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Sláintecare doomed to fail unless general practice is repaired, ICGP president warns

Dublin GP Dr John O’Brien told the Medical Independent (MI) “unless you repair general practice, Sláintecare will fail”.

This is because there is insufficient resources in general practice to support the plan, Dr O’Brien said.  

As uncertainty grows surrounding Government plans to invest in Sláintecare reforms amid HSE spending overruns, Dr O’Brien warned substantial sums of money are required to repair the damage that has taken place over the last ten years in general practice.

“If we are to save general practice, and I actually think we’re at that point, if we are to save general practice we have got to get away from away thinking that four or four and a half per cent of the national spend is sufficient for it,” he said.

“Without a properly-resourced and a properly-staffed GP service there is no way this health service can be anything other than an escalating mountain of cost and deteriorating level of service.

“I think Sláintecare has underestimated the degree of funding that will be required to transfer chronic care into general practice. They have underestimated the requirements in terms of manpower that will be required to back that up.”

Commenting on the recent appointment of Ms Laura Magahy as Executive Director of the Sláintecare programme office, Dr O’Brien said unless she has access to “serious money and sufficient teeth to enforce” reforms there is a risk that resources will continue to be directed at repairing the hospital system instead of general practice.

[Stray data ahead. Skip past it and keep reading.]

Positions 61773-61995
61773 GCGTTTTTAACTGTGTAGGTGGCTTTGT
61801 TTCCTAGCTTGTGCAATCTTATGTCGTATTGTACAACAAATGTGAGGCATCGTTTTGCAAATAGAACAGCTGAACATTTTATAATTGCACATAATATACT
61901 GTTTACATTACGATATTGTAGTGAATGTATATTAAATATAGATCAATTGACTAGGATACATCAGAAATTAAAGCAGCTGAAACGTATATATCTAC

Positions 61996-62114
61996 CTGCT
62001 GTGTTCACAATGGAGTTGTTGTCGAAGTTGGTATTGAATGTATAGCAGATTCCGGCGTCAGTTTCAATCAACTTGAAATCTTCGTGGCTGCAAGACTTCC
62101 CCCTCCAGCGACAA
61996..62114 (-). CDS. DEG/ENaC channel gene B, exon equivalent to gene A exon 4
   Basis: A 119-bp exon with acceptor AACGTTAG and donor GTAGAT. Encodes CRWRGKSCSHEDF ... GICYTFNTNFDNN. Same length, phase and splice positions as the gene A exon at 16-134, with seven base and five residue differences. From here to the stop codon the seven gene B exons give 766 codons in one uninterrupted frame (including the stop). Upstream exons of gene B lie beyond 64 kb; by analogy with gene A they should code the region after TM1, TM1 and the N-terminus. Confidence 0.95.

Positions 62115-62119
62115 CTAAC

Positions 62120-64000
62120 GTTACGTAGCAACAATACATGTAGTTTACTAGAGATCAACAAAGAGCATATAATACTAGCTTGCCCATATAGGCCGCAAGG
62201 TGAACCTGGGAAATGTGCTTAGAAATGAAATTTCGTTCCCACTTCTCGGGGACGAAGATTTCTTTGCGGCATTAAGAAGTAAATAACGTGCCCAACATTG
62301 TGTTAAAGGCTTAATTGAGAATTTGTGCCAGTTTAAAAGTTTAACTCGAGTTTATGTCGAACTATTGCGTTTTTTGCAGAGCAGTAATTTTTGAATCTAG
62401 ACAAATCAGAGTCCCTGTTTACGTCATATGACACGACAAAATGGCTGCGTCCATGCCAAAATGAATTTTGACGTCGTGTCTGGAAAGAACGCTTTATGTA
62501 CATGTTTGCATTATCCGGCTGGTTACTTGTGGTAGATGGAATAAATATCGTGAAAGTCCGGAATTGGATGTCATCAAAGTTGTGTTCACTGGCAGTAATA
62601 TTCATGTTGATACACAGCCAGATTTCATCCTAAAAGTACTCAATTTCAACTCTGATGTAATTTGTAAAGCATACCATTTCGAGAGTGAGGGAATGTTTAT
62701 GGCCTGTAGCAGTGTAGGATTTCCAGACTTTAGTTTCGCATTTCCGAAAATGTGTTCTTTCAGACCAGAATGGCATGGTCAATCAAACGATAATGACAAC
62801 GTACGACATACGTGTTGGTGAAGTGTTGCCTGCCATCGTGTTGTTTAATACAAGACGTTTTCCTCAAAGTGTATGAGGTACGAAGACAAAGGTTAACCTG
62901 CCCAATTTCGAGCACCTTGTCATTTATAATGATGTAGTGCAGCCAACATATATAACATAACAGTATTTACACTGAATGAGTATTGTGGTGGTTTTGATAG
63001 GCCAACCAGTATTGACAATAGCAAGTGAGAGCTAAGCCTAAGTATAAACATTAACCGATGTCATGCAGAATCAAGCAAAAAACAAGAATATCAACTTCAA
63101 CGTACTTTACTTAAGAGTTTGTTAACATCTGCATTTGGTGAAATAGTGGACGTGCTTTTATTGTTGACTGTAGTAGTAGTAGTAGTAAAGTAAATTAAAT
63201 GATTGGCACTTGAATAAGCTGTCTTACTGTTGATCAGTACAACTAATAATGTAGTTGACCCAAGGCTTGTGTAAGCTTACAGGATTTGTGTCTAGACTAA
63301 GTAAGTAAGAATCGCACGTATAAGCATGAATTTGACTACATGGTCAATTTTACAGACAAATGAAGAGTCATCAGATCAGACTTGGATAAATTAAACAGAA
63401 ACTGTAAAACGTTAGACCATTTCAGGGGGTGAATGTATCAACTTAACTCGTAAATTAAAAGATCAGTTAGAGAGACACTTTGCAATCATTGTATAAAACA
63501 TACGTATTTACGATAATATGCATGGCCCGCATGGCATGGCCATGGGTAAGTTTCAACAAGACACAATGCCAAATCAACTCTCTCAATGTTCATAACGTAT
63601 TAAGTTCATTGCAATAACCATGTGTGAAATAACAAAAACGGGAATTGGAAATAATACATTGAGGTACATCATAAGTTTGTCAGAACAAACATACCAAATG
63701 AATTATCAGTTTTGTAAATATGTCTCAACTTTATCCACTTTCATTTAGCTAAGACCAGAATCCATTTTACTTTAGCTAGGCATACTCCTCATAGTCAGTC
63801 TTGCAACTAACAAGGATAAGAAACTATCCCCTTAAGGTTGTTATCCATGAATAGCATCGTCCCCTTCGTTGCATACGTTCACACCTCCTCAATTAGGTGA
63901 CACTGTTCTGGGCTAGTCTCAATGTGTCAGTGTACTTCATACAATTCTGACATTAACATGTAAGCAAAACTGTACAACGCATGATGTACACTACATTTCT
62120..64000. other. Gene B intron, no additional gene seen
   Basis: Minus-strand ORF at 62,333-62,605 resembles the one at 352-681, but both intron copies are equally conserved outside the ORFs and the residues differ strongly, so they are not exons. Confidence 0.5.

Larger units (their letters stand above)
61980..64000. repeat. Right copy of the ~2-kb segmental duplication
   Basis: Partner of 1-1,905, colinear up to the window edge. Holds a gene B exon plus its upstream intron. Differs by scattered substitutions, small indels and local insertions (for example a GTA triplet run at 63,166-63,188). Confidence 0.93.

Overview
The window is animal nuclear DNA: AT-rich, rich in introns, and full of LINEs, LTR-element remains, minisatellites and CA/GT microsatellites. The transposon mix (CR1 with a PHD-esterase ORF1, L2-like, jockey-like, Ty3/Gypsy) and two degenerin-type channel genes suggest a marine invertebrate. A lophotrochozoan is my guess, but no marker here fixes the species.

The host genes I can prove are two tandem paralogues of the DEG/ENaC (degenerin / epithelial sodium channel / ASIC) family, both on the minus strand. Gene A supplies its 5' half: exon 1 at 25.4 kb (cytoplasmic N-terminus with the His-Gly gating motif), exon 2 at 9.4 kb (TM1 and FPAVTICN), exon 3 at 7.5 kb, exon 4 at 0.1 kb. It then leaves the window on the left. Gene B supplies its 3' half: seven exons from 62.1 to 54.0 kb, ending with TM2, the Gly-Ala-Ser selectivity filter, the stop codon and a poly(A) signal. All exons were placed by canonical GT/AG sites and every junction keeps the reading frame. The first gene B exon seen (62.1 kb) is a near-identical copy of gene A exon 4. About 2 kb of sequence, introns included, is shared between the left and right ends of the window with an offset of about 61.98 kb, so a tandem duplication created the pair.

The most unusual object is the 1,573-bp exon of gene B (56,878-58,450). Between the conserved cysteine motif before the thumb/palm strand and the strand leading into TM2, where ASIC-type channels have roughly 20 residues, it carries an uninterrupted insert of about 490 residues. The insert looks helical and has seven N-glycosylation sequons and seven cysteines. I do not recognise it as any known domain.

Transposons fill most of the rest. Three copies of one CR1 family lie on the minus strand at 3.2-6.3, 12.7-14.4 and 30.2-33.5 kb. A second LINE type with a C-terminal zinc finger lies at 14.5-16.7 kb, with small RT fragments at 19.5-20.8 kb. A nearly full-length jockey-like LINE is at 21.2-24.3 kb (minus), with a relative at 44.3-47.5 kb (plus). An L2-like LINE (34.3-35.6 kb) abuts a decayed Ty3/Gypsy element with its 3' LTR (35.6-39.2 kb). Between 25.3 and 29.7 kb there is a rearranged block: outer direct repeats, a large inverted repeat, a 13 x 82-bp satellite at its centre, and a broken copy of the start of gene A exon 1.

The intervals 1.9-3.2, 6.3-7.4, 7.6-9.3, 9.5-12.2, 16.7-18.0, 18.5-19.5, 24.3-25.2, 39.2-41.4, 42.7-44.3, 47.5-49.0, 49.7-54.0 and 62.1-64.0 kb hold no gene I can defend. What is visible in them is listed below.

“It needs a rethink away from doing the patchwork on hospital medicine towards an actual understanding that the entire healthcare system sits on top of general practice,” he said.

“I don’t think in Government circles and even in the Sláintecare report itself that they fully appreciated just how serious matters were in general practice.”

Dr O’Brien said 64 per cent of GPs see more than 30 patients a day, while 20 per cent of graduates are now working outside Ireland. 40 per cent of graduates work part time and 50 per cent are unwilling to run a general practice


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